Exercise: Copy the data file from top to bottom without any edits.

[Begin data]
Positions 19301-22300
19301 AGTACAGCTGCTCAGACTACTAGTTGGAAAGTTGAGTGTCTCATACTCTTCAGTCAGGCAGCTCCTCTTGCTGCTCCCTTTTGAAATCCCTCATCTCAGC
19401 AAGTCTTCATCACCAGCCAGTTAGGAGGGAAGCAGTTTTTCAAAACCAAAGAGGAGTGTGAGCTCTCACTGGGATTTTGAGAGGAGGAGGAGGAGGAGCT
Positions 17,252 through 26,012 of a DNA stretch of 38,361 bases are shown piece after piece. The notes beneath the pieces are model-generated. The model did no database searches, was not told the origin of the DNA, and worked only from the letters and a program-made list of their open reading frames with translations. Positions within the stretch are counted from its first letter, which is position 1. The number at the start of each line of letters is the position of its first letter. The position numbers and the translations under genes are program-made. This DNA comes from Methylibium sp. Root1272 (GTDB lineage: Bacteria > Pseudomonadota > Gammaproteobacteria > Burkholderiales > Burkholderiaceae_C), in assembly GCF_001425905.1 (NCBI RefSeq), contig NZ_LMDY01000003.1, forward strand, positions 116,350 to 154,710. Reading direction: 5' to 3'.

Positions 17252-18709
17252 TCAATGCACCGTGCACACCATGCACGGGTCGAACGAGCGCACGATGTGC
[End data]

Positions 19301-22300
19301 AGTACAGCTGCTCAGACTACTAGTTGGAAAGTTGAGTGTCTCATACTCTTCAGTCAGGCAGCTCCTCTTGCTGCTCCCTTTTGAAATCCCTCATCTCAGC
19401 AAGTCTTCATCACCAGCCAGTTAGGAGGGAAGCAGTTTTTCAAAACCAAAGAGGAGTGTGAGCTCTCACTGGGATTTTGAGAGGAGGAGGAGGAGGAGCT
Positions 17,252 through 26,012 of a DNA stretch of 38,361 bases are shown piece after piece. The notes beneath the pieces are model-generated. The model did no database searches, was not told the origin of the DNA, and worked only from the letters and a program-made list of their open reading frames with translations. Positions within the stretch are counted from its first letter, which is position 1. The number at the start of each line of letters is the position of its first letter. The position numbers and the translations under genes are program-made. This DNA comes from Methylibium sp. Root1272 (GTDB lineage: Bacteria > Pseudomonadota > Gammaproteobacteria > Burkholderiales > Burkholderiaceae_C), in assembly GCF_001425905.1 (NCBI RefSeq), contig NZ_LMDY01000003.1, forward strand, positions 116,350 to 154,710. Reading direction: 5' to 3'.

Positions 17252-18709
17252 TCAATGCACCGTGCACACCATGCACGGGTCGAACGAGCGCACGATGTGC